@fredgibbs I'm preparing to use Pandoc to do a massive bulk conversion of all existing lessons into Markdown. Before doing so, I've been doing some thinking about how code blocks should be handled in the new site.
In the lessons you've already converted, you used Jekyll's preferred highlighting feature. But the problem with this method is that when you view the markdown files in Github, the Github browser itself doesn't recognize those highlighting codes, and instead interprets things that should be commented lines in a code block as level-1 headers.
I'm wondering if it might be better (and would make us less dependent on Jekyll in the long run) to instead use raw HTML tags like pre for code blocks, and then use CSS styling to handle the language-specific highlighting. That way they would look readable either on the site or on Github.
Thoughts on this issue? Here are a couple of (oldish) sites that outline some of the different possibilities:
i'm all for less dependency with jekyll, and i'm not super thrilled about the pigments syntax highlighting--it's fine but nothing special. i agree it would be preferable to have things render properly in github, so perhaps the easiest solution is regular markdown formatting with syntax.js to take care of the language highlighting. my sense is that combo will provide both github viewing and nicely colored HTML. (so, option #2 in link #1)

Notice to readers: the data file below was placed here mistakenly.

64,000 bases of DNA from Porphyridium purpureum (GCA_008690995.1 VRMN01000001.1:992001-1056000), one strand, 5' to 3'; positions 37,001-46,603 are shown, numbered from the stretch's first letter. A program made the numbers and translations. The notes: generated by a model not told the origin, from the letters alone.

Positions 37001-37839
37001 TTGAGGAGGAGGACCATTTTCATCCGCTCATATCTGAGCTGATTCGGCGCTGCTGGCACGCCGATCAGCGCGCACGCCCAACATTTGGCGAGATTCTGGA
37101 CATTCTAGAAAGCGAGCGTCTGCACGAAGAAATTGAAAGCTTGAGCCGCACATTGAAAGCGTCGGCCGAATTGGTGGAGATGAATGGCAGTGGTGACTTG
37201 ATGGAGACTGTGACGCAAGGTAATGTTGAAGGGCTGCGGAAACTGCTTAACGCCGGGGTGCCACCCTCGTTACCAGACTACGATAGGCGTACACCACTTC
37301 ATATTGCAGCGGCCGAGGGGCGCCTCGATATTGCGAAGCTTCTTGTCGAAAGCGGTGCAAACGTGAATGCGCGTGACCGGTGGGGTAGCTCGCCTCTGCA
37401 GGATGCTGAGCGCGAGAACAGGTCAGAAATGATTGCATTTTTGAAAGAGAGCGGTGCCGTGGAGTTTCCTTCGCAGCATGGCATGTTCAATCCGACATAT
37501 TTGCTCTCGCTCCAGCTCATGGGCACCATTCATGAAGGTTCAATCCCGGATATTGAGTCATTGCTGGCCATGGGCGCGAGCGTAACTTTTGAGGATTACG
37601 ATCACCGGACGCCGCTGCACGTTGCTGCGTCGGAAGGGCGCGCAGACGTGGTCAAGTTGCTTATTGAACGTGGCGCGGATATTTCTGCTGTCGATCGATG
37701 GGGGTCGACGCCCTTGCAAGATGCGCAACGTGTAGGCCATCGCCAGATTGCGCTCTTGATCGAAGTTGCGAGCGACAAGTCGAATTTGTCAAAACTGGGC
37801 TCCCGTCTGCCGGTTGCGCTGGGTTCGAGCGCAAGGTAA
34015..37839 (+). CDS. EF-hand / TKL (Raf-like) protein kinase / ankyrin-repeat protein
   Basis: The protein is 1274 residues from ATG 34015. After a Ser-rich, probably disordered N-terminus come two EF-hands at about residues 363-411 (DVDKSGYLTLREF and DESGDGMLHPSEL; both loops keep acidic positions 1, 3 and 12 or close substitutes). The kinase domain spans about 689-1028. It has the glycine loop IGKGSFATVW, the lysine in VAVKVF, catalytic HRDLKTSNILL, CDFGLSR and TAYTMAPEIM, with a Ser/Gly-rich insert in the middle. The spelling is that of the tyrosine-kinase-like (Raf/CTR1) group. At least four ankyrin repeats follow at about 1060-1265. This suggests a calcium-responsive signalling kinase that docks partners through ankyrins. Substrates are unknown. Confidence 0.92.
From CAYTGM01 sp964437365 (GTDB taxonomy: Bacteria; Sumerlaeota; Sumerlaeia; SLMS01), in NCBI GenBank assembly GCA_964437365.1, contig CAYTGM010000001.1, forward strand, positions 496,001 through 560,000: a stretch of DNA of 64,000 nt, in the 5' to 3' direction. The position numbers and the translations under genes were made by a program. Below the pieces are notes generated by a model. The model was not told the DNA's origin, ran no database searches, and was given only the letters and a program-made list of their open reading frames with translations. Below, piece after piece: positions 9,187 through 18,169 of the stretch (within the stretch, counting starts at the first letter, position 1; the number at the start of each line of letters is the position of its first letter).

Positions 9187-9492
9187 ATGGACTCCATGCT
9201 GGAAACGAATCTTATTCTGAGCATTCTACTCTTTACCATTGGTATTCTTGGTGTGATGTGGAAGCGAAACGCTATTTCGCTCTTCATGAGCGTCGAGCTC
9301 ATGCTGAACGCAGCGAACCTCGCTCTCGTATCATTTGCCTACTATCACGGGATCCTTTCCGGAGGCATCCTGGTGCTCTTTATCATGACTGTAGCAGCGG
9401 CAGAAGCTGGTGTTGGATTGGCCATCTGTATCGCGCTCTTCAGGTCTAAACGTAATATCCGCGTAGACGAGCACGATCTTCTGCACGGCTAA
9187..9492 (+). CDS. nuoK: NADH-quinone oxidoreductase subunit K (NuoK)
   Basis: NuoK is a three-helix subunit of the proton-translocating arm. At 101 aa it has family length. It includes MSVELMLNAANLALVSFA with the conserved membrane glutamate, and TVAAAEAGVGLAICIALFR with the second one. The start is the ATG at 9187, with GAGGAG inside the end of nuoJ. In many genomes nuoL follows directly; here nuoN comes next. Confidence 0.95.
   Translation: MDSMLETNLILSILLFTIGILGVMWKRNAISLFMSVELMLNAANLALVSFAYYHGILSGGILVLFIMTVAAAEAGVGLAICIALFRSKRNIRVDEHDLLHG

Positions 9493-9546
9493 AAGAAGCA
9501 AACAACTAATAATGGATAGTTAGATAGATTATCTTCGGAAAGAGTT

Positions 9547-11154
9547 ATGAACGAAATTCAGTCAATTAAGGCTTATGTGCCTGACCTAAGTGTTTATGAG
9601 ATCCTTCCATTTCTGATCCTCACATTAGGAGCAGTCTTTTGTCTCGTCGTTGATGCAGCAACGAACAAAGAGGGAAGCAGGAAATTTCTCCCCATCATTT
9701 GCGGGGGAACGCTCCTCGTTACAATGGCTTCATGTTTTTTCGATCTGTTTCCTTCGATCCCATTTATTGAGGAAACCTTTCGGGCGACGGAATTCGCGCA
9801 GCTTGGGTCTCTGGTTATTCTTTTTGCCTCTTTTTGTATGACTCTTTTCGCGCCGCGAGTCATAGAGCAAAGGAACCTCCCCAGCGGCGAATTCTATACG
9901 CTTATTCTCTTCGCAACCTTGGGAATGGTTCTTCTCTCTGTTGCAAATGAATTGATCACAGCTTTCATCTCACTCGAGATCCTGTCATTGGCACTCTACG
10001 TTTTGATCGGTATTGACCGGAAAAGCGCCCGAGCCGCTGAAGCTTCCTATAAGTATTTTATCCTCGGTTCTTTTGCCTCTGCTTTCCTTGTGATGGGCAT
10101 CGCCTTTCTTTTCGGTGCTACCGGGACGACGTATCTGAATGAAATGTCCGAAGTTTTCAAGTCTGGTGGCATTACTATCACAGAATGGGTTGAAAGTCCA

I think we might have to use raw HTML code blocks to get them to display properly in both Jekyll and on Github. Will Jekyll convert fenced code blocks written in regular markdown formatting?
Actually, this may be easier than I thought, if we just change our markdown parser from kramdown to redcarpet. See stackoverflow.
OK, after some experiments on the gh-pages branch, I think the best approach is to change our markdown parser to redcarpet, and then use Pandoc to produce fenced code blocks with back ticks followed by the highlighting language.
bulk remove codeblock & header attributes; closes #2
emphasize ubuntu server, fixes #2